Since filing court documents on Tuesday alleging that on a plane ride in 2016, Brad Pitt hit and choked their kids while intoxicated, Angelina Jolie has been called a vindictive liar by online hordes and even some media outlets. The response has been creepily reminiscent of the reaction to Amber Heard’s allegations that Johnny Depp abused and assaulted her during their highly publicized defamation trial in May.
On Tuesday, amid Pitt’s ongoing lawsuit against Jolie for selling her stakes in their shared winery, and the couple’s ongoing child custody battle, Jolie’s lawyers filed a complaint that gives further details about the plane ride in question, which first came to public attention in August, when an FBI report about the incident was released. In it, Jolie alleged that during a drunken rampage, Pitt had shoved and spilled drinks on her and charged at one of their kids for defending Jolie amid the couple’s argument. But the new filing this week specifies that Pitt was physically violent toward their kids, too.
The FBI agent who had been investigating the incident told Jolie in 2021 he’d “concluded that the government had probable cause to charge Pitt with a federal crime for his conduct that day.” Per the August report, Jolie was “conflicted on whether or not to be supportive of charges” related to the case—a common experience among those who have survived domestic or intimate partner violence—and Jolie’s lawyers said on Tuesday this was “to try to shield their children from reliving the pain Pitt inflicted on the family that day.”
Since the FBI report about the plane ride became public, I’ve been nervous about what would arise from another very famous woman testifying that another very famous man had abused her. I naively hoped that the public reaction would be different this time around, given how publicly Jolie and Pitt’s shared kids have stood by her since the couple separated in 2016. Yet, if anything, Jolie’s strong presence in the kids’ lives—and Pitt’s very obvious absence—has been weaponized against her.
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Just as the public painted Depp as Heard’s victim because she fought back or resisted harm he inflicted on her, social media users seem eager to portray Pitt as yet another male victim—this time, the victim of a spiteful ex who’s stolen his kids by lying and cunningly hiring a top-tier legal team. A cursory scroll of YouTube videos responding to the new allegations, along with TMZ reporting that “Jolie is on a smear campaign against Brad Pitt,” and a smattering of tweets simultaneously defending and thirsting for Pitt are giving serious deja vu to the height of Depp and Heard’s defamation trial. Hundreds of Facebook comments and Twitter replies to articles reporting on the new court filings sympathize with Pitt or argue that due to his self-admitted struggles with alcoholism, he’s not to blame; many of the comments blatantly villainize Jolie and call her a liar.
As tempting as it may be to write these stories off as irrelevant celebrity drama, cases like this have broad consequences for how the public perceives and treats women and survivors broadly.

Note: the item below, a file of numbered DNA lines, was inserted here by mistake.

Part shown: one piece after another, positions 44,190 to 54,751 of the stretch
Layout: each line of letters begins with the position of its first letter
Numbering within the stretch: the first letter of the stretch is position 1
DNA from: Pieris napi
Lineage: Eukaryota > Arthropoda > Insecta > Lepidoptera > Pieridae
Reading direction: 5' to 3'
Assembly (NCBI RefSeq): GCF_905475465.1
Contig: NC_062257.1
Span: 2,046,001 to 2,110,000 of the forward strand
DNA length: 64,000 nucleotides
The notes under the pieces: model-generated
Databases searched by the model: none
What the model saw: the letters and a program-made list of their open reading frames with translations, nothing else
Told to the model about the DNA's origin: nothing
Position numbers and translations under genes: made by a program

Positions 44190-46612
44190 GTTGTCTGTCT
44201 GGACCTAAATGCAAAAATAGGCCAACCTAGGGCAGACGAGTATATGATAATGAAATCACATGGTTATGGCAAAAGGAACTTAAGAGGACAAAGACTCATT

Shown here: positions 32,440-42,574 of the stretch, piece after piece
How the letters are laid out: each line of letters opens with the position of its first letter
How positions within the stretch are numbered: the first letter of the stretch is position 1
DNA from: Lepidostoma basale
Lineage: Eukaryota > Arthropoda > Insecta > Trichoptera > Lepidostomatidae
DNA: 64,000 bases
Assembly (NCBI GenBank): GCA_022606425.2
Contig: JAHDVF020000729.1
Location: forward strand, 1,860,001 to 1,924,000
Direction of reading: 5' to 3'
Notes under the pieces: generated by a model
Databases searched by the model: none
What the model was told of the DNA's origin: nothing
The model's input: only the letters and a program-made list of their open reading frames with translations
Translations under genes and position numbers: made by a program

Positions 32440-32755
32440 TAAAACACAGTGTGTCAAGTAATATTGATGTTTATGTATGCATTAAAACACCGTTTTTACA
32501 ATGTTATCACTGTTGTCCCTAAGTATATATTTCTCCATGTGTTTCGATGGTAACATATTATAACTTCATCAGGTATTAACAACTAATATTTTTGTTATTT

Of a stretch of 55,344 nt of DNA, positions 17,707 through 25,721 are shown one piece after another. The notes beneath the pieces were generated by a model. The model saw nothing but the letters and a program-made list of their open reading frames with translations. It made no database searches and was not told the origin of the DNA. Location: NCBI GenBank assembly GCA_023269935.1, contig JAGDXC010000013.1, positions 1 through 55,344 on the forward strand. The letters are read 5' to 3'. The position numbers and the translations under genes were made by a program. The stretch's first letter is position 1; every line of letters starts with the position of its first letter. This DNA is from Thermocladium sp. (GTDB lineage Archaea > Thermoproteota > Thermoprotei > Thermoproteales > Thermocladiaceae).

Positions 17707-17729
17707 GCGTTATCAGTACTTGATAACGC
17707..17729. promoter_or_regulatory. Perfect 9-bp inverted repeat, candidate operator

Despite being accused of “stealing” Pitt’s kids out of spite, based on Jolie’s allegations, it’s pretty clear why she’s fighting for sole custody. In May 2021, a judge barred three of Jolie and Pitt’s kids who were on the plane in 2016 from testifying in court for the couple’s custody battle—a move Jolie argued was “detrimental” because the judge was “improperly excluding her evidence relevant to the children’s health, safety, and welfare.” About a month later, the same judge, who had awarded Pitt the joint custody he sought, was disqualified due to his undisclosed business relationships with Pitt’s lawyers.
While Jolie’s Tuesday court filing contains new details from the 2016 plane ride, it’s hardly the out-of-left-field attention stunt her critics are making it out to be. Jolie has alluded to experiencing domestic violence whilst advocating for the Violence Against Women Act in recent years. In an interview with The Guardian last year, she alleged that even after she told Pitt that Harvey Weinstein had nearly raped her, Pitt continued working with Weinstein. Ironically, Pitt is currently producing a movie about the reporting that sparked the mainstream Me Too movement in 2017—fresh off producing Blonde, the Marilyn Monroe film widely accused of misogyny, anti-abortion propaganda, and fetishizing the sexual violence and trauma Monroe experienced.
The parallels in Jolie and Heard’s cases extend beyond the public reaction to their claims. Both are openly bisexual women, and for years, much speculation has been made about their mental health, subjecting them to intensified scrutiny and sexism. Depp and Pitt’s responses to the allegations against them are also strikingly similar, with both essentially arguing that Heard and Jolie are vengeful liars accusing them for personal gain—despite that both women’s claims have opened them to intense harassment campaigns, and Heard literally turned down hush money from Depp.
Like Heard’s case, there’s plenty of evidence corroborating Jolie’s claims—she filed for divorce within days of the 2016 plane incident, the kids clearly want nothing to do with Pitt, and an FBI agent told Jolie the agency had cause to criminally charge Pitt. Yet Pitt, like Depp, is already being treated as the victim. By popularizing the deceptive term “mutual abuse” that equates victims’ resistance with abuse, Depp’s lawyers paved a way for subsequent public abuse trials: Powerful men will always be the “victims” when women dare to even try to defend themselves—or, in Jolie’s case, her children.